I hadn’t made a mold in over two years, and I don’t have a lot of mold-making experience, but this morning I poured the first copy and crossed my fingers.

Cluster – first attempt at a copy

You can see the pins on the ends of the nozzles. Before photographing this with my iPhone, I just cleaned off a little flash from around the edges. The thing will take some cleanup, but there is only one big bubble to fix, at the very end of one nozzle. I figure I need either four or six of these, so I will continue to pour some and see what I get. I was just happy the resin made it through the mold at all!

So…baby steps. I thin I will build this as a diorama, with the ship in refit before going back out into space on another adventure, sitting in the water in Harbor Three on Cinnabar. That way I can have some folks moving in and out, loading supplies and equipment, maybe loading a missile, and maybe even with one mast extended for sail repairs. It will be a challenge not only because of the scratchbuilding, but resin water, the quay, and a bunch of 1:200 scale figures to modify! (Adele Mundy is the one on the gangplank, looking like she’s going to fall off!)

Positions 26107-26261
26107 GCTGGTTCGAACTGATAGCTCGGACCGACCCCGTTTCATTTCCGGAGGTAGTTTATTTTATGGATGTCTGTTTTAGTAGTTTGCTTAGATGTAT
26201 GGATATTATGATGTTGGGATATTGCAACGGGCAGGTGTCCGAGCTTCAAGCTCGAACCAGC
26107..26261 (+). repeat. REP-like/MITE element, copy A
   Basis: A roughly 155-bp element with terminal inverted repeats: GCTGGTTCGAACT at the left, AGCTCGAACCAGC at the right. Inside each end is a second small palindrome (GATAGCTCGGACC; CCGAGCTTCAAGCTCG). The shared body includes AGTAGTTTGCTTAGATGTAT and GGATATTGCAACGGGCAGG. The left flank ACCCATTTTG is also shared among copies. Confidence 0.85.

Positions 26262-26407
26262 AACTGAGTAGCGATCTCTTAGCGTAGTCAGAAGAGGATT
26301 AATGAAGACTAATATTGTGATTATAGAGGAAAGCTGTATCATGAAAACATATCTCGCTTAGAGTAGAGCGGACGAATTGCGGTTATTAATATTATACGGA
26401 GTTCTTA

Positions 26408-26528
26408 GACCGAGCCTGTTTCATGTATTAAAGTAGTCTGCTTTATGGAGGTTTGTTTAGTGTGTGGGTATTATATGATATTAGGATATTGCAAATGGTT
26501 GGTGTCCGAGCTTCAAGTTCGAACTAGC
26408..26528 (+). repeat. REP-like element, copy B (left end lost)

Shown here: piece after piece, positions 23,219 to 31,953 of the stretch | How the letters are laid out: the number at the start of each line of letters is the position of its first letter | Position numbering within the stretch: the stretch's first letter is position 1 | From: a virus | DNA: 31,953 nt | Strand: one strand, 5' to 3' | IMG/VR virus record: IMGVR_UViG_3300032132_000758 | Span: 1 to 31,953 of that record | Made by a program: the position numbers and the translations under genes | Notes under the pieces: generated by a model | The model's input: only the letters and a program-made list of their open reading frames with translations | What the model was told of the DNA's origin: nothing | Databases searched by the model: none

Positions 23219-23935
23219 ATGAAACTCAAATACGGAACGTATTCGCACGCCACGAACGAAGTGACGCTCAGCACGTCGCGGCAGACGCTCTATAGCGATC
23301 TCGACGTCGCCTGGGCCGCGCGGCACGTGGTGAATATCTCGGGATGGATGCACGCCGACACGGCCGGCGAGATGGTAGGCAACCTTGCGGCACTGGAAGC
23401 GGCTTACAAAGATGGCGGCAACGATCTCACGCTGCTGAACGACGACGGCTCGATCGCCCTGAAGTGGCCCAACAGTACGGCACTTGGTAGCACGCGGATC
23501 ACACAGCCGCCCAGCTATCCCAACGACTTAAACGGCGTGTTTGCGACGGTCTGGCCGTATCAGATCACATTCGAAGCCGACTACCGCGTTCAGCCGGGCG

UPDATE: I quickly scanned through two of the books – “Lt. Leary Commanding” and “The Far Side Of The Stars” – and the terms used for this particular opening in the ship was referred to as the “main hatch” or “entry compartment.” I’m sure that someplace there is more information, or the terminology changes from book to book. I’ll continue to dig, because now it bothers me!

I also found that in the second book in the series, “Lt. Leary Commanding,” the High Drive motor(s) are described as firing from a single point instead of from several separated locations. I think that’s the only place where the High Drive is said to be a single point. I seem to recall that in the others the High Drive motors are attached to the outriggers.